Handling a gun can be dangerous.
A lot of “accidents” happens during administrative gun handling; that is, not when shooting a gun, but when taking it out, putting it away, or otherwise fiddle-farting with the gun.
One of the more dangerous parts of administrative gun handling? Putting the gun back into a holster.
The motion is “pushing the gun forward”. When this happens, if anything comes in contact with the trigger, the gun itself is able (continues) to move forward — but the trigger does not. The trigger stops and basically is moved backwards, and that then causes the trigger to do what it’s designed to do – and the gun fires.
That’s not good.
So why might this happen?
A number of reasons.
Clothing moves and finds its way into the holster.
I’ve seen spent brass eject, bounce off stuff, and land in holsters.
Sometimes debris from the berm (bits of mud or small rocks) can fly and land in strange places.
Who knows. And really, it doesn’t matter exactly why nor exactly what. The reality is, stuff that shouldn’t be in the holster DOES wind up in the holster.
And that could cause you a world of hurt.
I see it more often than I care to. People emphatically slam their guns back into the holster. They were upset about their performance on that drill. They were really happy about their performance on that drill. They were in a hurry. It really doesn’t matter why nor what, but they just slam that gun back into the holster.
It’s a recipe for disaster.
If you slam the gun back into the holster and something is in the way, you’ll never know. Check that. You will know – when you end up with a round in your body and a trip to the hospital.
I’m sure you don’t want that to happen.
Instead, go slow.
There’s little reason to 1. not LOOK at the holster while you are holstering the gun, 2. move slowly. OK sure, there may be some times in some contexts when this is required, but those are extremely rare – and exceptions do not prove the rule.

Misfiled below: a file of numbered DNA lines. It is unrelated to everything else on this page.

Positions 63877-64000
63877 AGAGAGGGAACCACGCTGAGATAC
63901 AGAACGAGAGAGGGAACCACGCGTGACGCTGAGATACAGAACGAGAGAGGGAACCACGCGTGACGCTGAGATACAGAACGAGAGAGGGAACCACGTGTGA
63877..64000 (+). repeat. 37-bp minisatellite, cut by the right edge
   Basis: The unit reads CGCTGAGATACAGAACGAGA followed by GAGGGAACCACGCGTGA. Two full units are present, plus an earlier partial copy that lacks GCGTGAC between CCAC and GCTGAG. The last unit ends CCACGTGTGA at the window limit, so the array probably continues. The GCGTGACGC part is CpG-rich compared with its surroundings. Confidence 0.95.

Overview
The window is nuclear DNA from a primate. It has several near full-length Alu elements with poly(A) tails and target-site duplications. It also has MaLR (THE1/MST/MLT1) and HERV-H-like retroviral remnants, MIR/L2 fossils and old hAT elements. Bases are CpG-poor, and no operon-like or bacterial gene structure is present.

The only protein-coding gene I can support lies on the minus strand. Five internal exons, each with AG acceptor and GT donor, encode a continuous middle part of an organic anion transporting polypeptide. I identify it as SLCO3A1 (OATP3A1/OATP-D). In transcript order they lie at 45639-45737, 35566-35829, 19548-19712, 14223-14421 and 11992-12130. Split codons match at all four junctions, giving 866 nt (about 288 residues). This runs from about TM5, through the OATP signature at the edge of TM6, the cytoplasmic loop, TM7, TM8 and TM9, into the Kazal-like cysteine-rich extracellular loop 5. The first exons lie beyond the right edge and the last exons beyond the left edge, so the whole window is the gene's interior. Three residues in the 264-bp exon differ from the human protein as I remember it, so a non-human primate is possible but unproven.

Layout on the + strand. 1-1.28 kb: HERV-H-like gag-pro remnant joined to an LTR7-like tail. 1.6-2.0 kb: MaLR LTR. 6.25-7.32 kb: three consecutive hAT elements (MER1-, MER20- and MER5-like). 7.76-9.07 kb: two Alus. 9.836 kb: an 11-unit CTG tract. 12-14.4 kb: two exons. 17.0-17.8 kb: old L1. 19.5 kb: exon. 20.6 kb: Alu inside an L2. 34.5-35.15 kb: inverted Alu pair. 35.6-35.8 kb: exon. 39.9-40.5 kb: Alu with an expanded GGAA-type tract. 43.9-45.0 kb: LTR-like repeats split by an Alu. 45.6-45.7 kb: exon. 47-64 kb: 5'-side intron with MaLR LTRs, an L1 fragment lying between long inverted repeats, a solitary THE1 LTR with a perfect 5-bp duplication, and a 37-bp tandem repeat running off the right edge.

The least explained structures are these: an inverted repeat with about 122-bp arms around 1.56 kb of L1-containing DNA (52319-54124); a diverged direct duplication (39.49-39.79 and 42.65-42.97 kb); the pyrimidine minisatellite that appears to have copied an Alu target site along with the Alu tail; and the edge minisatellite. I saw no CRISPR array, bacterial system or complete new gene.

When you holster the gun you should look at and in the holster. Look first. See if there is anything in the way. If there is, move it, fix it, clear it. If you cannot look at the holster, figure out how to make it so you can. If you must move anatomy out of the way, do so. If your holster is in a place where you can’t look (e.g. small of the back), maybe your holster needs a better place to live. Look. See. Strive to ensure the holster is safe and clear for you to place the gun into it.
When you put the gun back into the holster, MOVE SLOW. When you slowly holster, you’re able to feel if something is wrong, if something doesn’t feel right, if something might be in the way that might cause the gun to fire. This is important information! Because if you feel something it wrong, you can STOP IMMEDIATELY! I hope you can see how this could prevent something undesirable from happening.
I know it’s hard. We get into the moment and our emotions can get the better of us. But we must be better than that. We must work to control our emotions. By choosing to carry a gun we also carry a grave responsibility. We may not be perfect at it (we are human, after all), but we must strive to do better. We must work to be aware of what’s going on, and work to ingrain the habit to a level of unconscious competence so when we holster our gun, it’s always done in a safe manner.
The emphatic holster has no place in safe gun handling. Holster by looking, holster slowly. Be sure, be safe.
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